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Does low coping efficacy mediate the association between negative life events and incident psychopathology? A prospective-longitudinal community study among adolescents and young adults

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Wittchen,  H.-U.
Max Planck Institute of Psychiatry, Max Planck Society;

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Lieb,  R.
Max Planck Institute of Psychiatry, Max Planck Society;

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Citation

Asselmann, E., Wittchen, H.-U., Lieb, R., Hoefler, M., & Beesdo-Baum, K. (2016). Does low coping efficacy mediate the association between negative life events and incident psychopathology? A prospective-longitudinal community study among adolescents and young adults. EPIDEMIOLOGY AND PSYCHIATRIC SCIENCES, 25(2), 171-180. doi:10.1017/S204579601500013X.


Cite as: https://hdl.handle.net/11858/00-001M-0000-002B-A24C-A
Abstract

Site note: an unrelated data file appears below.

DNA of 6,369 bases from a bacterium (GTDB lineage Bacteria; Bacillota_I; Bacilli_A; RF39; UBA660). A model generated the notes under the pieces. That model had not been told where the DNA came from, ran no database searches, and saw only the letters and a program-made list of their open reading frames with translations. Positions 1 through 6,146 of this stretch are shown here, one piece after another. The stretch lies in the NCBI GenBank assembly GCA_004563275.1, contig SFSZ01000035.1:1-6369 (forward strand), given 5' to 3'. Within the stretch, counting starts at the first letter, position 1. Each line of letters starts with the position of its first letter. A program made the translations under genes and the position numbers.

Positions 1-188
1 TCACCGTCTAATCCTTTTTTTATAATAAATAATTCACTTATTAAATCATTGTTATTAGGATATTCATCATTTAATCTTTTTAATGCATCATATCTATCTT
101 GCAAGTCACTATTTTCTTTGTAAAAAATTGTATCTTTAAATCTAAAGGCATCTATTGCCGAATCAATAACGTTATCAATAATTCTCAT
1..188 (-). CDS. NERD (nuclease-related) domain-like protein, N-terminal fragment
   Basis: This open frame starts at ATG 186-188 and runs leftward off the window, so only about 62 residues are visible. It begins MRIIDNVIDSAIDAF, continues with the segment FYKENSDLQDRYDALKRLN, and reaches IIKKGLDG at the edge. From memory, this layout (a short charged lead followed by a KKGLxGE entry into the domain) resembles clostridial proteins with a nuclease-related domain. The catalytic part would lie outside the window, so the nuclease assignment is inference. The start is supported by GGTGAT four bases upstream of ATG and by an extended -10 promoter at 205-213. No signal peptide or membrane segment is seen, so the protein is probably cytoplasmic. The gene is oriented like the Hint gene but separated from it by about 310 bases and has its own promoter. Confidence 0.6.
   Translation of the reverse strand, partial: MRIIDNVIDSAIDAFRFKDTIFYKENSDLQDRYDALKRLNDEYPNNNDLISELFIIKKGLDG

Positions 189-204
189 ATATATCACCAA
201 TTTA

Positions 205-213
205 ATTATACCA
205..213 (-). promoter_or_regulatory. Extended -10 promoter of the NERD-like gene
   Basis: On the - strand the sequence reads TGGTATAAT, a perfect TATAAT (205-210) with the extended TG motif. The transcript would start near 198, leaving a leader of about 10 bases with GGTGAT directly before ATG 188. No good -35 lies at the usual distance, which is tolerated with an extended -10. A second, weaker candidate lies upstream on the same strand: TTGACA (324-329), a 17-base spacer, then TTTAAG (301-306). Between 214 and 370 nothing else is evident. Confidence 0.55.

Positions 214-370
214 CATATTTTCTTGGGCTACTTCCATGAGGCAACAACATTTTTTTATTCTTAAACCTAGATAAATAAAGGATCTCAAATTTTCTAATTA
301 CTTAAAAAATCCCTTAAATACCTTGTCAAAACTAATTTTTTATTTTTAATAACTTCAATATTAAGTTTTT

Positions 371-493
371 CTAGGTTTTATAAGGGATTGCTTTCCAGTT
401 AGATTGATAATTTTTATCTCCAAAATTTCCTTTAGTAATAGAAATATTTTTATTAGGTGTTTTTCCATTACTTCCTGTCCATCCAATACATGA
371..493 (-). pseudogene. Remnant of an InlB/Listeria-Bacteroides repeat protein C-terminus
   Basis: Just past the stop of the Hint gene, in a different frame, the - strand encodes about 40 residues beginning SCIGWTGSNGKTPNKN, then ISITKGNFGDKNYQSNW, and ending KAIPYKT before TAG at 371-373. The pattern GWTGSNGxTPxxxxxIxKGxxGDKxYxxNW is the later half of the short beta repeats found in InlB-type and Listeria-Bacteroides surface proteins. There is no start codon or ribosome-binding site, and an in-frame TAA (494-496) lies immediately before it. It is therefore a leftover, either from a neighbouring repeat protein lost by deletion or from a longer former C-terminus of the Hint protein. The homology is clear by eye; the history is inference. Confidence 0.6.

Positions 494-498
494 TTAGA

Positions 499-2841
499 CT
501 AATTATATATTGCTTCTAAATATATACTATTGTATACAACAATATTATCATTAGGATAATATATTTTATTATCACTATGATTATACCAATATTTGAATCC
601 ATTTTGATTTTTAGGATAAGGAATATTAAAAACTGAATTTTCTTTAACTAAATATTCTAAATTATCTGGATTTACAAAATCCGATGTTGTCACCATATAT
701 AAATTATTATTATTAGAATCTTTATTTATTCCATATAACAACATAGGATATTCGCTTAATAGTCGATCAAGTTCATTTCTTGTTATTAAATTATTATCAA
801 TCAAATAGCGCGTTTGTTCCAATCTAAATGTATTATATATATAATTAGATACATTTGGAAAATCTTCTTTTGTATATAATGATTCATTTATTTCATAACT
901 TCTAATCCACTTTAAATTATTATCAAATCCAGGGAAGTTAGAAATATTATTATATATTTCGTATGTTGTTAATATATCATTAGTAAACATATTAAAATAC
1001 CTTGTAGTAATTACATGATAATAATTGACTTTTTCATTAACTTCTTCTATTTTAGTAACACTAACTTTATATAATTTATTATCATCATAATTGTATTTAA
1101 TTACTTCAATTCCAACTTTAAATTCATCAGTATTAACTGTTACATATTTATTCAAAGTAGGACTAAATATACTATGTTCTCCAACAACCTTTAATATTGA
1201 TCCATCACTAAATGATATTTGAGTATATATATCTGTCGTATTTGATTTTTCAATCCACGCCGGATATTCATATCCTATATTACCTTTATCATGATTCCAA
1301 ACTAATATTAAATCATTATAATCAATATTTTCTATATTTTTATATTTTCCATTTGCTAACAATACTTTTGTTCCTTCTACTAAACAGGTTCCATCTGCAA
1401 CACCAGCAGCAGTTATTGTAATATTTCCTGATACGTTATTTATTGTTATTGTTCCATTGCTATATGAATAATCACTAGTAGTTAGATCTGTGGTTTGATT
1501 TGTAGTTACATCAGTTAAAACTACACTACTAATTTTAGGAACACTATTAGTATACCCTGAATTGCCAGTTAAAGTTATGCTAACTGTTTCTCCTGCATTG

Aims. To prospectively examine whether negative life events (NLE) and low perceived coping efficacy (CE) increase the risk for the onset of various forms of psychopathology and low CE mediates the associations between NLE and incident mental disorders. Methods. A representative community sample of adolescents and young adults (N= 3017, aged 14-24 at baseline) was prospectively followed up in up to three assessment waves over 10 years. Anxiety, depressive and substance use disorders were assessed at each wave using the DSM-IV/M-CIDI. NLE and CE were assessed at baseline with the Munich Event List and the Scale for Self-Control and Coping Skills. Associations (odds ratios, OR) of NLE and CE at baseline with incident mental disorders at follow-up were estimated using logistic regressions adjusted for sex and age. Results. NLE at baseline predicted the onset of any disorder, any anxiety disorder, panic disorder, agoraphobia, generalised anxiety disorder, any depression, major depressive episodes, dysthymia, any substance use disorder, nicotine dependence and abuse/dependence of illicit drugs at follow-up (OR 1.02-1.09 per one NLE more). When adjusting for any other lifetime disorder prior to baseline, merely the associations of NLE with any anxiety disorder, any depression, major depressive episodes, dysthymia and any substance use disorder remained significant (OR 1.02-1.07). Low CE at baseline predicted the onset of any disorder, any anxiety disorder, agoraphobia, generalised anxiety disorder, any depression, major depressive episodes, dysthymia, any substance use disorder, alcohol abuse/dependence, nicotine dependence and abuse/dependence of illicit drugs at follow-up (OR 1.16-1.72 per standard deviation). When adjusting for any other lifetime disorder prior to baseline, only the associations of low CE with any depression, major depressive episodes, dysthymia, any substance use disorder, alcohol abuse/dependence, nicotine dependence and abuse/dependence of illicit drugs remained significant (OR 1.15-1.64). Low CE explained 9.46, 13.39, 12.65 and 17.31% of the associations between NLE and any disorder, any depression, major depressive episodes and dysthymia, respectively. When adjusting for any other lifetime disorder prior to baseline, the reductions in associations for any depression (9.77%) and major depressive episodes (9.40%) remained significant, while the reduction in association for dysthymia was attenuated to non-significance (p-value>0.05). Conclusions. Our findings suggest that NLE and low perceived CE elevate the risk for various incident mental disorders and that low CE partially mediates the association between NLE and incident depression. Subjects with NLE might thus profit from targeted early interventions strengthening CE to prevent the onset of depression.